In this study we demonstrated through analytic considerations and numerical studies that the mitochondrial fatty-acid β-oxidation can exhibit bistable-hysteresis behavior. In an experimentally validated computational model we identified a specific region in the parameter space in which two distinct stable and one unstable steady state could be attained with different fluxes. The two stable states were referred to as low-flux (disease) and high-flux (healthy) state. By a modular kinetic approach we traced the origin and causes of the bistability back to the distributive kinetics and the conservation of CoA, in particular in the last rounds of the β-oxidation. We then extended the model to investigate various interventions that may confer health benefits by activating the pathway, including (i) activation of the last enzyme MCKAT via its endogenous regulator p46-SHC protein, (ii) addition of a thioesterase (an acyl-CoA hydrolysing enzyme) as a safety valve, and (iii) concomitant activation of a number of upstream and downstream enzymes by short-chain fatty-acids (SCFA), metabolites that are produced from nutritional fibers in the gut. A high concentration of SCFAs, thioesterase activity, and inhibition of the p46Shc protein led to a disappearance of the bistability, leaving only the high-flux state. A better understanding of the switch behavior of the mitochondrial fatty-acid oxidation process between a low- and a high-flux state may lead to dietary and pharmacological intervention in the treatment or prevention of obesity and or non-alcoholic fatty-liver disease.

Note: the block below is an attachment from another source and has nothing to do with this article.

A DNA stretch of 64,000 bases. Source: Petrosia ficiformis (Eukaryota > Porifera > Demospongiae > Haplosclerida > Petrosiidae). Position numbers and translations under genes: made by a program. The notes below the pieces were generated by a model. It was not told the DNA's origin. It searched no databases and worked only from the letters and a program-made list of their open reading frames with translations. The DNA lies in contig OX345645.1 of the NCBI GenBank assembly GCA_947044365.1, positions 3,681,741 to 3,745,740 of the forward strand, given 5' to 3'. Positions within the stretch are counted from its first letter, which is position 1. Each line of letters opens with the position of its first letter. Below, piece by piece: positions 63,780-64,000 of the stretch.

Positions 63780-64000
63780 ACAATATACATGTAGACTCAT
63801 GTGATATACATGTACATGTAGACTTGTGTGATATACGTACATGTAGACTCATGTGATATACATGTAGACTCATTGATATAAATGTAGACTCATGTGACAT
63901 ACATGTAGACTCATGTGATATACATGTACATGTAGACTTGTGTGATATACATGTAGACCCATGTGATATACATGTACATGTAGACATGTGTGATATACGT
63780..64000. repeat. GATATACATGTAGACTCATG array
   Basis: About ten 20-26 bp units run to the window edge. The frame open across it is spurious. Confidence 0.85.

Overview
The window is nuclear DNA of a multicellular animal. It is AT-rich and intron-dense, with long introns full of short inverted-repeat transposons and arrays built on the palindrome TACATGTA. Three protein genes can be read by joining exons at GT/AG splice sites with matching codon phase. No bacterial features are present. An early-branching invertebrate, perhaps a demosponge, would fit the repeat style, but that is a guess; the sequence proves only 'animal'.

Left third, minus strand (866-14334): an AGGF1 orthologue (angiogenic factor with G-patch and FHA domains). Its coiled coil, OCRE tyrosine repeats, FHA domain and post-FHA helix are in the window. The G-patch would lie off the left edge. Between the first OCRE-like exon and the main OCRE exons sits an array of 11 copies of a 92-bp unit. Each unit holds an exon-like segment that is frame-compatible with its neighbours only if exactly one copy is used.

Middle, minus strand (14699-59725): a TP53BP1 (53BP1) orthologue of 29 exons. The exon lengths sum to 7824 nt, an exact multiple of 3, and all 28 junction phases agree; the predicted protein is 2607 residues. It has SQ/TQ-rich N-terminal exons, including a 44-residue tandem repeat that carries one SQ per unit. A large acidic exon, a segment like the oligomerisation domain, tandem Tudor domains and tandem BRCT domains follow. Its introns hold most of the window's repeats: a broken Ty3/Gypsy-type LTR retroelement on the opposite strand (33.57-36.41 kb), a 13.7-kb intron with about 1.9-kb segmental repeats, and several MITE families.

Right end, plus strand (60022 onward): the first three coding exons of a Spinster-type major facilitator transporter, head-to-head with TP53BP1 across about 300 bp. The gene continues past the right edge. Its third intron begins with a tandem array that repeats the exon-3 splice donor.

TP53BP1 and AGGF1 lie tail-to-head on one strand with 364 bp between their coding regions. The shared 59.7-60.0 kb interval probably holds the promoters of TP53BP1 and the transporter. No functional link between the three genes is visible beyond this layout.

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Copyright: © 2021 Abegaz et al. This is an open access article distributed under the terms of the Creative Commons Attribution License, which permits unrestricted use, distribution, and reproduction in any medium, provided the original author and source are credited.
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